Let’s call it Book E.

Book E isn’t new, exactly. That’s why it took a while for me to figure it out. Partway through figuring out the idea, I realized that it was connected to Book A and Series 1. It’s in the same book-universe. It even shares a character. But the best part about it, it’s entirely different from Book A, though threads of that world are woven in. And the best part? It’s completely contained. It’s one book, a standalone. A story that starts and finishes all between two covers. Book E could be published and Book A and Series 1 could never be, and it wouldn’t matter (except I’d be sad, because I still love Series 1) but the point is, it’s a better book to query with.

I did it! I practically ran up and down the road screaming with excitement. But I was too busy with that second phase of an idea: Writing everything down before I forget it. Characters, names, places, plot—everything on paper. The last part of February and all of this month has been full of plotting and outlining, piecing together a coherent story from all the ideas that I’d written earlier. And I’m in love with the story and have started drafting. I’m nearly 4k words in and wrote just 1.6k today, the day I posted this.

So now, with Book E in the works, I have new writing goals for the year:

  • Finish drafting Book E and begin revising/editing.
  • Possibly query? Probably begin in 2018.
  • Finish first draft of Book D (NaNoWriMo 2016 Book).
  • Complete NaNoWriMo 2017
  • And maybe, possibly, probably, work more on Book A and Series 1, even just on the side. [insert Brokeback Mountain ‘I wish I knew how to quit you’ gif here]

In all honesty, I think this is for the best. Book E is making me incredibly happy and I think it’s the smartest thing to do going forward on my path to becoming published.

(PS I’m not being secretive with all the Book A, Book B business, most of them don’t have titles yet and it was just easier this way. Book A is tentatively called The Infinite Light and Book C is called Thoughtless.)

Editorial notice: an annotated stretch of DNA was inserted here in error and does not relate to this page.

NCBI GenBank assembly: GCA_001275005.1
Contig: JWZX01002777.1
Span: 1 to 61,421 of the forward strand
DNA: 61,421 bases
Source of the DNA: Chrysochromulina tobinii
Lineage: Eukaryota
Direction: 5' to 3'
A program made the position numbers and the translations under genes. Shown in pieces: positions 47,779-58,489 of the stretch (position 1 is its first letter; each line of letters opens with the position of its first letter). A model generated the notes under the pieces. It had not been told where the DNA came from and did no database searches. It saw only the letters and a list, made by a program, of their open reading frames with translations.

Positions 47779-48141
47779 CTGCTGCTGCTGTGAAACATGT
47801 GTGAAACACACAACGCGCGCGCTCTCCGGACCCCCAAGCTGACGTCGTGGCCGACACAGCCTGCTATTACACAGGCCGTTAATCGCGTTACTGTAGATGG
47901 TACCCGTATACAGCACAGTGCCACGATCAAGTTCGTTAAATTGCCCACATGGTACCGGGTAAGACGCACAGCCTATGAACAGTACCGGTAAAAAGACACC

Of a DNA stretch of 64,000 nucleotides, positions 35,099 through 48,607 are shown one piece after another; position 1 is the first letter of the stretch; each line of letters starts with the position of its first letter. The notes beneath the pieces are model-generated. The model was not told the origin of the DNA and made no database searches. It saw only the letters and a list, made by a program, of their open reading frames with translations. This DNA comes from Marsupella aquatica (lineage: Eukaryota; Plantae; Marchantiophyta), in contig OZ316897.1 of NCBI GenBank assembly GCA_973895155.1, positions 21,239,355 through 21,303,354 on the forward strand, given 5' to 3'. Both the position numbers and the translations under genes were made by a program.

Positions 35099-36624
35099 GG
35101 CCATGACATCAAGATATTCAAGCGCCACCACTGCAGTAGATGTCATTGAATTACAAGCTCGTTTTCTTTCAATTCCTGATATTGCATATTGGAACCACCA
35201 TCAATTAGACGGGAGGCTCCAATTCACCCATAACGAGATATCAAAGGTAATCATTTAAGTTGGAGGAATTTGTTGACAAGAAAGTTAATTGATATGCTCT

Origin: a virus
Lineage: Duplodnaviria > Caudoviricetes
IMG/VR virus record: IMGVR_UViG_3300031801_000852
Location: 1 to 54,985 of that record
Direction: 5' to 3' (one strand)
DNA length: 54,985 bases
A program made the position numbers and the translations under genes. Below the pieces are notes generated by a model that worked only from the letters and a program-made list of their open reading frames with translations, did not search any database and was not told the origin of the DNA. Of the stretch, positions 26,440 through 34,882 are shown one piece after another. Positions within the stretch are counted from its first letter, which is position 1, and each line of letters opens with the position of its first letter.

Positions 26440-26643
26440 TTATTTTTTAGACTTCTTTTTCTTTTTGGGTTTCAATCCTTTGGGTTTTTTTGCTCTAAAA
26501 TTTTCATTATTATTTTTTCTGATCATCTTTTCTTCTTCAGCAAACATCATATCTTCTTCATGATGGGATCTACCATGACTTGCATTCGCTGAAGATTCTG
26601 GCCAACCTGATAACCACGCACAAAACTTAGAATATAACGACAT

New Work/Living Space

The start of 2017, I began the transition of taking all of my work spaces—office and art supplies and writing space—all into one new space in my bedroom. They were all scattered across the house before and now everything is in one place so that it’s easier to work from. The process had been long and I only finished today—as in the day this is posted, February 12th.

Mostly I needed three things: my giant drafting table for working on hand-created designs, illustrating, any project that I need that angle for; a regular desk for my computer and general working and writing at; and then another flat work space that would be completely empty—I do a lot of cutting paper and needing an extra work space to set things while doing other work is important. And the desk I have now isn’t very large, so that had to be a separate space. I still need a few things, furniture-wise, like more shelf space and a larger drawer unit (I have my eye on some IKEA pieces.) Not to mention just general things like a second monitor (I do have a second monitor for my other job, which I love, but I need another good one in this space) and a high quality printer.

Other than work, I still needed to fit my bed, dresser, and the billion books I have. So setting up a reading corner was essential, with my reading chair, side table, and bookcase with most of my books, I have a great spot to read and relax—though the chair could be more comfortable, I’m not complaining to much (especially because the chair was free).

Overall, I love my new space. I feel relaxed here and productive. There’s a lot of things I’ve collected over the years all around that make it feel like my own unique space to create. Everything has a place (almost, there’s a few kinks to work out) and everything is all in one space, so I don’t have to go downstairs or leave the room to get something I need while working. It’s a perfect space for me and I’m overjoyed with the way it turned out, even if it was a long journey getting here.

 

NaNoWriMo 2016 – Update #2

Yikes. This week sucked for more than one reason. At the start, we cleared out our entire kitchen (all cabinets empty, stacked up on tables and chairs) and cleaned. Then slowly started reorganizing and putting everything away. That’s taken a lot of time and energy on top of a normal work week. So writing stopped there. And then the election happened and my brain hasn’t quite recovered yet. Slowly, by November 10th, it started to return. A bad week, putting me way behind, but that’s okay. I’ve written 10,000 words of a new story that I probably wouldn’t have been able to do without the NaNoWriMo pressure.

We press on! We write more!

Words Written:
November 6th 0
November 7th 0
November 8th 0
November 9th 0
November 10th 1,059
November 11th 1,898
November 12th 84

Total Weekly Words: 3,041
Running Total: 10,149
Where I Should Be: 20,004